However, I’ve got two new pieces out. One is an article for UnHerd on how elites, just like in the 1970s, are exploiting an inflationary surge of their own making to engineer a recession and drive up unemployment in order to pre-empt a potential rise in labour bargaining power.
The second one is a review of Sahra Wagenknecht’s book on the neoliberal left in Compact – in which she makes her case for “left conservatism”: a left that returns to its original mission of improving the lives of the working and middle classes, but which also recognises people’s need for “recognition, belonging, and community”.
I’ve been falling a bit back with the posts, so here you’ll find links to three articles I’ve written over the past few weeks.
In the most recent one I take a deep look at Macron and Le Pen’s track records and electoral manifestoes, to see if the labels we attach to politicians – left-right, progressive-conservative, etc. -, and the political compass we use to navigate contemporary politics, still make any sense.
In this other article, I explain the real reasons for the EU’s arm-wrestling with Hungary and Poland. Hint: it has less to do with culture-war issue than one may think, and much more to do with the age-old question of where sovereignty ultimately sits in the EU – in Brussels or in the member states?
Finally, in this article from a few weeks back, I explained why the Western sanctions – being based on economic orthodoxy (i.e. fantasy) – would totally fail in their aim of “crippling” the Russian economy, and would actually backfire on the West. Update: yesterday the ruble has surpassed pre-invasion levels.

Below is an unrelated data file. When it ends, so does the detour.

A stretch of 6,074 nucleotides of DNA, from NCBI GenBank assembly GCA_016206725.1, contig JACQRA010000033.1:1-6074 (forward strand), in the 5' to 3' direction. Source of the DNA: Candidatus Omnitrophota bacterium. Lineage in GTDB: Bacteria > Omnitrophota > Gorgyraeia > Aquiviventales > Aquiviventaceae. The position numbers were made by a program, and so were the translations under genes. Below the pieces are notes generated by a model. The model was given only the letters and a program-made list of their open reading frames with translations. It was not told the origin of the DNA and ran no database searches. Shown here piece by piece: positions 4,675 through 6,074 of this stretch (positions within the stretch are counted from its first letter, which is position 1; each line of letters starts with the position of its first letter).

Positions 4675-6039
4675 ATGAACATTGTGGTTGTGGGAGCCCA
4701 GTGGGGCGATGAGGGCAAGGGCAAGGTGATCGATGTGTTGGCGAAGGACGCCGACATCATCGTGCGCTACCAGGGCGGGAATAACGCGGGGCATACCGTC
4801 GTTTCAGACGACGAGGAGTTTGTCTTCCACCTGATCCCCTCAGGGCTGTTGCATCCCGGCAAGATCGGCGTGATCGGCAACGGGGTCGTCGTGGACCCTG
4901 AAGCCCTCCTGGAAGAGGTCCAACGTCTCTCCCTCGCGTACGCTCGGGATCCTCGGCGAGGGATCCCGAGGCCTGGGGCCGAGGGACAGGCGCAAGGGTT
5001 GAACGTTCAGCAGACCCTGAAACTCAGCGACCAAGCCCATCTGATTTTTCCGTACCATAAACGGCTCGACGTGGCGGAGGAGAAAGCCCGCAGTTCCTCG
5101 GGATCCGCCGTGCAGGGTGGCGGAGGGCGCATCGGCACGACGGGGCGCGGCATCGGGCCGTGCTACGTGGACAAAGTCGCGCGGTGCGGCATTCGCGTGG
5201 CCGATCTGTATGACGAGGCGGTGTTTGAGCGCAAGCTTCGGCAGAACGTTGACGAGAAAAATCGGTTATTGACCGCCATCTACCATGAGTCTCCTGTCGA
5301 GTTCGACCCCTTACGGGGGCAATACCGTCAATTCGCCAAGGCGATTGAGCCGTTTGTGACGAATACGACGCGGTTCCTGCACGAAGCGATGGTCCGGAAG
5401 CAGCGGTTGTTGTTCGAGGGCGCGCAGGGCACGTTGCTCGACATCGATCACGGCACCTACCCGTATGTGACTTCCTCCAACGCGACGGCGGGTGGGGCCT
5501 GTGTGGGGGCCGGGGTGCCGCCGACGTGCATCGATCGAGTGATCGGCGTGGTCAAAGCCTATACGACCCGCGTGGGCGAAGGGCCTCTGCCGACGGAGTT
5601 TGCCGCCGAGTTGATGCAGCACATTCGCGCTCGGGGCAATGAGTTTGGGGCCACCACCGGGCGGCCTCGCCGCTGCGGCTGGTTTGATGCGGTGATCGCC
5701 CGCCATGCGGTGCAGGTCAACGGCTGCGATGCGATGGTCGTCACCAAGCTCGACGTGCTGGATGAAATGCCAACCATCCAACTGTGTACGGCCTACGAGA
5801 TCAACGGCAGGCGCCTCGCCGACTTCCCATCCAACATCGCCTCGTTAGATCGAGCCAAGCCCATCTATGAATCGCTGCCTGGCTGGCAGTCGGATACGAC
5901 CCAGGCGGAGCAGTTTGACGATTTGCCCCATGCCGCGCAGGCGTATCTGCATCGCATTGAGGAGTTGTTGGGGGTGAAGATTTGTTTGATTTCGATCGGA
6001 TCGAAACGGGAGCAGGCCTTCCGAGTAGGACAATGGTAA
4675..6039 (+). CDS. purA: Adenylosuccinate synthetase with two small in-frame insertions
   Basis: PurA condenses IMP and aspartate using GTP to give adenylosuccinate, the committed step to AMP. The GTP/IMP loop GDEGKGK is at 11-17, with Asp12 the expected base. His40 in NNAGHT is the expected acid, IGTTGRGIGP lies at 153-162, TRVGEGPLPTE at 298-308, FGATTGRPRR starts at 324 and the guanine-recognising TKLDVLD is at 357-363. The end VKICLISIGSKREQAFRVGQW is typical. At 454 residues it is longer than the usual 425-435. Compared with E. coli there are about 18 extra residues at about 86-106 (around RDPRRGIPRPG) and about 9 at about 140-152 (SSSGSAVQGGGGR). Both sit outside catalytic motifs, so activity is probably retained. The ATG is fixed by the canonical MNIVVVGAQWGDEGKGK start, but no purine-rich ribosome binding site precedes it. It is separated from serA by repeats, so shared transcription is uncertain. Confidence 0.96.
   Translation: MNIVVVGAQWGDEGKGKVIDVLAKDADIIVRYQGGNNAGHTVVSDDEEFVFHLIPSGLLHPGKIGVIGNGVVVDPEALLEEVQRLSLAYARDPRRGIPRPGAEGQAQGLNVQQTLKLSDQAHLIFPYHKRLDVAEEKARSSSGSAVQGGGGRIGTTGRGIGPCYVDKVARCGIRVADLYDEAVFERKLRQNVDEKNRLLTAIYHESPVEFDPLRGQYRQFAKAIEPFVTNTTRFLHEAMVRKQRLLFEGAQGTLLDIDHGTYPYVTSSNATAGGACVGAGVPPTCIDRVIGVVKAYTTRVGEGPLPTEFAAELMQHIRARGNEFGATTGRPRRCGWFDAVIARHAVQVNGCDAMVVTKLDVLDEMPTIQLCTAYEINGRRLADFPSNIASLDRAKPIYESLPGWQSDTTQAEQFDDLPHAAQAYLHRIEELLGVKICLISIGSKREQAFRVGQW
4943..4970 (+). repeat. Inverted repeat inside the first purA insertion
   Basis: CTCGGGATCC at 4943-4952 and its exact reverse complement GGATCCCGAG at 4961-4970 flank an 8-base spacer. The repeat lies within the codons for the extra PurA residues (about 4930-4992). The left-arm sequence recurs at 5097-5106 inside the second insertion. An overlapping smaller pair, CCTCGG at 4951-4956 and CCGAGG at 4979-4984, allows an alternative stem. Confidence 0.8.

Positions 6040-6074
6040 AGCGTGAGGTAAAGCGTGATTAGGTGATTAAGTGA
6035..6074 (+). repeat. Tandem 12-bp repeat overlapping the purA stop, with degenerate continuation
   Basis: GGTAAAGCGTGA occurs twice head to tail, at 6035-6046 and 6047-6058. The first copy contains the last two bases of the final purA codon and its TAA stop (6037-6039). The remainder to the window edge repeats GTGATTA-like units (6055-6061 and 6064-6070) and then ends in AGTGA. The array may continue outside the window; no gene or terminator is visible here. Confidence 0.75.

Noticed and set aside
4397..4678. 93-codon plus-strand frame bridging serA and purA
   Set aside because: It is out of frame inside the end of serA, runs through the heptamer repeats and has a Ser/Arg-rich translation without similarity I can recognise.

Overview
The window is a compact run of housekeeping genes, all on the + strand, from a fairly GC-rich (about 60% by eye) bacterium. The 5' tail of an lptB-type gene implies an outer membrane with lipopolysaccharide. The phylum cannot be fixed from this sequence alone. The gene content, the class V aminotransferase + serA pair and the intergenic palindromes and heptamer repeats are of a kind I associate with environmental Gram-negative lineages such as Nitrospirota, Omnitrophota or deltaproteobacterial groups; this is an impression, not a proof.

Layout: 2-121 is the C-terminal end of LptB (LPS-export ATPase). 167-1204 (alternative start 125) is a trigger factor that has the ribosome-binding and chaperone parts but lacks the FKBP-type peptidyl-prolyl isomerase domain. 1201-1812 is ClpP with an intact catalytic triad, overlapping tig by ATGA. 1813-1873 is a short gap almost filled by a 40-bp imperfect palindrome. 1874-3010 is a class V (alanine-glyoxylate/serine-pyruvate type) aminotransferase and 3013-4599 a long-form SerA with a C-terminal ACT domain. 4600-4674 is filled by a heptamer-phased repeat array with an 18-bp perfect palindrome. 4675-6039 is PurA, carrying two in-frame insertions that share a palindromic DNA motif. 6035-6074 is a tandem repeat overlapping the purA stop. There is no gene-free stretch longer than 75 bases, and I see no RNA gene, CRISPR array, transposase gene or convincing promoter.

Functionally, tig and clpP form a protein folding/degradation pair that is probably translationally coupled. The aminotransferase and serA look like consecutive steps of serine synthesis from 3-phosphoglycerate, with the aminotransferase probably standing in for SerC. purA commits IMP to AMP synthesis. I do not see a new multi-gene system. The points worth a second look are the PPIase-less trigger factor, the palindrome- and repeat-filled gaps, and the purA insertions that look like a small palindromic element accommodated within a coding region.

Hi. In this article I explain how the conflict in Ukraine is a godsend for America, allowing it to reassert its economic and military hegemony over Europe under the guise of a new Cold War against Russia/China, relaunch a declining NATO, replace Russia in the field of gas exports and turn the clock of West-East relations back by several years. The Old Continent, on the other hand, will pay a heavy price for all this.
Toby Green and I have a new article out on the way in which the pandemic (or better, the governments’ response to the latter) has fundamentally altered the landscape of Western capitalism, dramatically accelerating pre-existing trends and heralding the rise of an even more concentrated, oligarchic and authoritarian capitalist mode of power – what we might call hyper-neoliberalism or neo-feudalism. In particular, we are witnessing the rise of a new ultra-powerful complex — the techno-media-pharma (TMP) complex — capable of shaping every aspect of our lives. An unprecedented collective effort will be needed to fight for a different future.
We were told Brexit would cause massive damage to the British economy; it turns out it’s doing pretty well, at least compared to many of its European counterparts, as I explain in this article.
Sergio Mattarella has been re-elected as Italy’s president. In this article, I explain why this will further strengthen Draghi’s authoritarian and anti-democratic grip on the country. Indeed, the Draghi-Mattarella regime puts Italy at the forefront of the technopopulist revolution: a deeply disturbing mix of anti-democratic technocracy and populist demagoguery.
In this article Toby Green and I make the left-wing against compelled — and in places mandatory — Covid vaccinations: while vaccines have proven very effective in reducing mortality among the elderly, vulnerable, and most at risk from the disease, it’s hard to see the collective or even individual benefit of vaccinating everyone against a virus that targets only a minority of the population – especially if this achieved through highly discriminatory and segregational policies.